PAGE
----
Description:A large manufacturer of vitrified clay pipe during the early and mid 1900s.
Alberta Clay Products was conceved by an IOWA brick company, under the supervision of a Mr. Warren Overpack.
In 1909 the City of Medicine Hat ratified a bylaw granting Alberta Clay Products Co. Ltd. 35 acres of land for $1.00 providing they constructed the proposed plant and operated it for at least one month. The City also agree to sink one gas well on the property, construct the track and give the Company a 15 year exemption from all municipal taxes except school taxes. After much haggling with the City as to the level of the land, they constructed one kiln, and a temporary frame building to house the brick making machinery. They made all the brick for the new plant using the clay from the foundation excavations and the Dunmore pit.
Scores of men kept the temporary kilns running 24 hour a day making brick to complete the gigantic complex consisting of ten round downdraft kilns 28 feet in diameter and four larger 40 foot diameter ones surrounding the main plant buildings.
Mr. Overpack experimented with the Dunmore clay as to its feasibility for fire brick manufacture. He found that it was superior to the imported American product. The Company saved $25,000.00 by making their own fire brick. In 1911 the Company went into fire brick production for the outside market. Up to this time all firebrick had to be imported from the U.S.A.. at considerable expense.
Although the Company was billed from its conception as a manufacturer of sewer pipe, its initial production was restricted to tile blocks and red pressed brick. In 1913 the company located at its Dunmore day pit the perfect clay for sewer pipe and from that time on they produced thousands of pipe for the hungry western market.
The company controlled a clay pit at Dunmore that would be used for their feed stock. The pit boss was a Mr. Bill Hrehorchuk, with his crew of eight to nine men he contracted to supply the company with 4 - 5 carloads (45-50 tons) of clay a day at $15.00 per carload. The clay was blasted out of the hill side, moved with small horse drown carts on tracks and dumped into the C.P.R. rail cars. This process of clay removal was in the most primitive form. The plant in full production consumed 8-9 rail cars of clay a day.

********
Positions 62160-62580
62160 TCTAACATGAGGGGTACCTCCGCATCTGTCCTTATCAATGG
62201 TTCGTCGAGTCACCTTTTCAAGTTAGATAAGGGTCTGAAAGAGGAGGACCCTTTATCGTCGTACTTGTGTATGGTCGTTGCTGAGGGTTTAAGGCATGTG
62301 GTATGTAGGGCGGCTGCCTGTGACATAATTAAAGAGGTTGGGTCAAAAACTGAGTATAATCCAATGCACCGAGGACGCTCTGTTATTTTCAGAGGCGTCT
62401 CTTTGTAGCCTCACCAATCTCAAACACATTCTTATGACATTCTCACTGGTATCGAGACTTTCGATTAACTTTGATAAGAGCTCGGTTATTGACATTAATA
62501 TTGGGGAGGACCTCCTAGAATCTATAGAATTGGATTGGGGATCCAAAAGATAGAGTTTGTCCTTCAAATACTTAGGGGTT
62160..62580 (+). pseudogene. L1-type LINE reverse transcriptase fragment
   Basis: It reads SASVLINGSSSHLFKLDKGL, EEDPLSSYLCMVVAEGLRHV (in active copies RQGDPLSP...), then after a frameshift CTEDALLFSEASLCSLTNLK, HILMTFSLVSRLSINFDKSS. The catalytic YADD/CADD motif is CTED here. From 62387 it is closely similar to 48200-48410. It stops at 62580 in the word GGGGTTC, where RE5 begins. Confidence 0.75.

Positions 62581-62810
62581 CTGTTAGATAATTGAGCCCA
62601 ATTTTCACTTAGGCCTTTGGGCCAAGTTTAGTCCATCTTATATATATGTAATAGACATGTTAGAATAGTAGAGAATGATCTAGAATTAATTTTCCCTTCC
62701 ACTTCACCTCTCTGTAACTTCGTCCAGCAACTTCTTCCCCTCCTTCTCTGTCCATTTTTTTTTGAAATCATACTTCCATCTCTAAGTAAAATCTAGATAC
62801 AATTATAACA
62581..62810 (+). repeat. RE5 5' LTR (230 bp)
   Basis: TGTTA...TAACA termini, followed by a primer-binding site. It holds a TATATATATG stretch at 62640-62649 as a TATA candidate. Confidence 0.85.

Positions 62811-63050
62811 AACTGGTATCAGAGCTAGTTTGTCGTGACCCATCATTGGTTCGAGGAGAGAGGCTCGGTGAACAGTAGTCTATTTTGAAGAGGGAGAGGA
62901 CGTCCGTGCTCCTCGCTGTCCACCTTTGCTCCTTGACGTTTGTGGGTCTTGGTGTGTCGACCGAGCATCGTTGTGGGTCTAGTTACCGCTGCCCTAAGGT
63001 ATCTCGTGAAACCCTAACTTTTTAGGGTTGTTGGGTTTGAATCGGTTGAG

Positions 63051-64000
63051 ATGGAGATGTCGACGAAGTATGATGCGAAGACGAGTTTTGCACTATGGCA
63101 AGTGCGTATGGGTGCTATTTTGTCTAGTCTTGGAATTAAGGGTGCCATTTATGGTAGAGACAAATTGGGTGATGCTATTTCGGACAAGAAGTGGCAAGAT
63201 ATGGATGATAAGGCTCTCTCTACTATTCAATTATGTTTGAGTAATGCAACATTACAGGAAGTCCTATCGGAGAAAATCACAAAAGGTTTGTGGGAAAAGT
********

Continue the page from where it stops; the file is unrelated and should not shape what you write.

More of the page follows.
By 1912 the plant was the second largest Brick plant in North America employing 325 men. In that same year the Company landed the "LARGEST INDIVIDUAL" order for building materials ever in western Canada --500 carloads of fire proofing for the erection of the C.P.R. shops in Calgary.
A salt-glazed sewer pipe junction
World War 1 took the edge off the industrial boom in the area (because of labor and material shortage). The clay industry suffered when the Canadian government in 1915 closed down all factories other than those engaged in war production. Chinese workers came in great numbers to replace the men who went to war. They helped keep the Company running between 1914 and 1918, but the plant itself deteriorated because of lack of materials for repair.
Harry Clinton Yuill acquired control of the company in 1918, and for 26 years personally oversaw day-to-day every phase of production at his huge plant. He spent thousands of dollars putting the plant back into good shape for the post War building boom. The plant was in maximum production, employing its workers at top wages during the building boom of the 20's.
Alberta Clay Products rolled well with the depression and managed to retain most of its key workers, even though there were months when the payroll exceeded the sales receipts. The Company kept its kilns going, at a reduced pace, filling its storage yards with inventory for an economic turn around.
During the depression, Alberta Clay Products of Medicine Hat became known all over Canada, by the transients of the day, as a warm place to spend the night. After the ware had burned for eight to ten days and cooled down for two, the kilns would be unloaded and left empty, at a cosy temperature, overnight before it was reloaded. As many as 40 hobos would spend the night in a kiln.
In 1937, Mr. Yuill, with the surplus profits from Alberta Clay Products, built an entirely new plant across the street: Medicine Hat Potteries Co. This plant was designed after one of the biggest and most successful American potteries of the time. It boasted streamlined automated equipment and an automated circular tunnel kiln. This tunnel kiln was 70 feet in diameter and 225 long , the cars loaded with ware stacked in saggars, moved through it from entrance to exit in 30 to 40 hour cycles. Production of pottery commenced in 1938. Most of the skilled workers were formerly employed by Medalta Potteries.
During World War 2, Medicine Hat Potteries was commissioned to provide the government with a line of six plain white items. The pottery worked at full capacity for the duration of the War with a guaranteed market and a guaranteed profit no more than five per cent.
Alberta Clay Products Co. continued to command Western Canada's building brick and tile market, as well as the major supplier of drainage and sewer pipe as far east as Sarnia , Ont.
In 1958 the Yuill family sold both Alberta Clay Products Co. and Medicine Hat Pottery Co. to Marwell Construction of Vancouver. Marwell turned Alberta Clay Products over to an affiliated firm, Evans, Coleman and Evans. The new owners knew nothing about the ceramic business and in a matter of a few years l-XL Industries took over as the main supplier of brick and sewer pipe.
In 1960 I-XL Industries took control of Alberta Clay Products Co. Fire destroyed the plant one January morning in 1962. I-XL Industries chose not to rebuild considering the age of the structure and the machinery.